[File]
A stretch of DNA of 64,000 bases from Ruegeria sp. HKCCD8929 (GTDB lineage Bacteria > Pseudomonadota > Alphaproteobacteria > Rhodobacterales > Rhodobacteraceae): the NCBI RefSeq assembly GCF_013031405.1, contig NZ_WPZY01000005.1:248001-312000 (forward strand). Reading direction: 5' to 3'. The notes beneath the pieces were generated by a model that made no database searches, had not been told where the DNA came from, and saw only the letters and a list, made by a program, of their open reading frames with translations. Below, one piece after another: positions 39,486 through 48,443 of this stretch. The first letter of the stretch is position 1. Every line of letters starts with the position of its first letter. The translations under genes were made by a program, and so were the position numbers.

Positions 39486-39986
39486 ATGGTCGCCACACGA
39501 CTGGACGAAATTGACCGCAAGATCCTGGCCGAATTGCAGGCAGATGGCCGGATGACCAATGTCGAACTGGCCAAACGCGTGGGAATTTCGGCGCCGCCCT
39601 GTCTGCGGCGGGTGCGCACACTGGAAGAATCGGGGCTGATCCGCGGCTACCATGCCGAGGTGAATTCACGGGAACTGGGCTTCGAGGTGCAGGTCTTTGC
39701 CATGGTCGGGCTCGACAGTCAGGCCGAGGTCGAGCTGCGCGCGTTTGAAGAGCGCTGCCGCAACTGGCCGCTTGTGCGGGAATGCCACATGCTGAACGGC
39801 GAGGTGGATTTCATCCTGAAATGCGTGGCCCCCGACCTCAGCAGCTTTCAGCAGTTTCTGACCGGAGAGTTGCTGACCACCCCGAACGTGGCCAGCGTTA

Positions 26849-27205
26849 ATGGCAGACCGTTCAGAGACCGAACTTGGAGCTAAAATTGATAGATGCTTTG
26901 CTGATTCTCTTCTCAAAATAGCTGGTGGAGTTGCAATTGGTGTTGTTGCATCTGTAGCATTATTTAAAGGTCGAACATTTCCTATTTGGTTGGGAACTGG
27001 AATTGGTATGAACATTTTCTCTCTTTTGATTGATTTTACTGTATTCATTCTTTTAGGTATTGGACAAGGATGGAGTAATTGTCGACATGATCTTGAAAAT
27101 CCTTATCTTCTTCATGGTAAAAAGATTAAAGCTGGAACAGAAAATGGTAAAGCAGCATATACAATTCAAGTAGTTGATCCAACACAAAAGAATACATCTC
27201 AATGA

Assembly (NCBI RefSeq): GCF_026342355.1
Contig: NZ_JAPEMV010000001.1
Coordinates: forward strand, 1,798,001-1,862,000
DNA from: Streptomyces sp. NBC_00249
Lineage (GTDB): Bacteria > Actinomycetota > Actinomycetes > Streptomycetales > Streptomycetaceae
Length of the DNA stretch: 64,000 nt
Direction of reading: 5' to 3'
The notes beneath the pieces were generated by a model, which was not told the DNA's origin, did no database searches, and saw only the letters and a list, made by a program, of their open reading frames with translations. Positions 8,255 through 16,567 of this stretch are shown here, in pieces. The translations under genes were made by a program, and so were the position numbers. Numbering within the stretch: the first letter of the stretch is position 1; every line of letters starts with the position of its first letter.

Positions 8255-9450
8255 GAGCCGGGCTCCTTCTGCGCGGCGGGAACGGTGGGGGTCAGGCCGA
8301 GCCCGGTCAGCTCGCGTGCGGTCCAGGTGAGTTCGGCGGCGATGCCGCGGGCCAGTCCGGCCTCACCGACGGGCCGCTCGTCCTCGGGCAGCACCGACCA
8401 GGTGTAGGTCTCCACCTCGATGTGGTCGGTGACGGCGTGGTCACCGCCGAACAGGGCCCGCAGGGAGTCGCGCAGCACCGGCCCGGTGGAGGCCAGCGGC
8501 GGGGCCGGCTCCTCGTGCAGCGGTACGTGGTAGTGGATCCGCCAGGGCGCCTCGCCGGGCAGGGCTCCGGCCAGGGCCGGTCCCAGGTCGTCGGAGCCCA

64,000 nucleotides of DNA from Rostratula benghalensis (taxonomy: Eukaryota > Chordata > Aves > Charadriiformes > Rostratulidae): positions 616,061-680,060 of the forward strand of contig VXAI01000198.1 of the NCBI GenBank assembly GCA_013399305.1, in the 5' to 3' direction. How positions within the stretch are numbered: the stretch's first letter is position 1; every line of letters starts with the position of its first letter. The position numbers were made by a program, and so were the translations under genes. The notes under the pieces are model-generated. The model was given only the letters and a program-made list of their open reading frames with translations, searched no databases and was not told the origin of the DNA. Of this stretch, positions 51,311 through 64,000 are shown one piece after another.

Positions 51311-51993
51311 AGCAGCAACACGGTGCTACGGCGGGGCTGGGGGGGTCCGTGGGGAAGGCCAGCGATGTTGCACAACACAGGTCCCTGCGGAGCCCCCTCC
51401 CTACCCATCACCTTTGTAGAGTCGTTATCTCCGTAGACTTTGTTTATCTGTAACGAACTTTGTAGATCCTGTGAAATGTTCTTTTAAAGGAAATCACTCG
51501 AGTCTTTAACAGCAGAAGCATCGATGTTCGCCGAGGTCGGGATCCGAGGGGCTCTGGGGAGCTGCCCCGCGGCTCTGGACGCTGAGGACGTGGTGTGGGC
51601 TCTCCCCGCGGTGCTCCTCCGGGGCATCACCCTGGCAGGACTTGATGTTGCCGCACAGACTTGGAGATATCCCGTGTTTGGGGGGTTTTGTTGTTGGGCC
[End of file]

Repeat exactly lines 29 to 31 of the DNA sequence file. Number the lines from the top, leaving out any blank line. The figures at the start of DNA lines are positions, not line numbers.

51311 AGCAGCAACACGGTGCTACGGCGGGGCTGGGGGGGTCCGTGGGGAAGGCCAGCGATGTTGCACAACACAGGTCCCTGCGGAGCCCCCTCC
51401 CTACCCATCACCTTTGTAGAGTCGTTATCTCCGTAGACTTTGTTTATCTGTAACGAACTTTGTAGATCCTGTGAAATGTTCTTTTAAAGGAAATCACTCG
51501 AGTCTTTAACAGCAGAAGCATCGATGTTCGCCGAGGTCGGGATCCGAGGGGCTCTGGGGAGCTGCCCCGCGGCTCTGGACGCTGAGGACGTGGTGTGGGC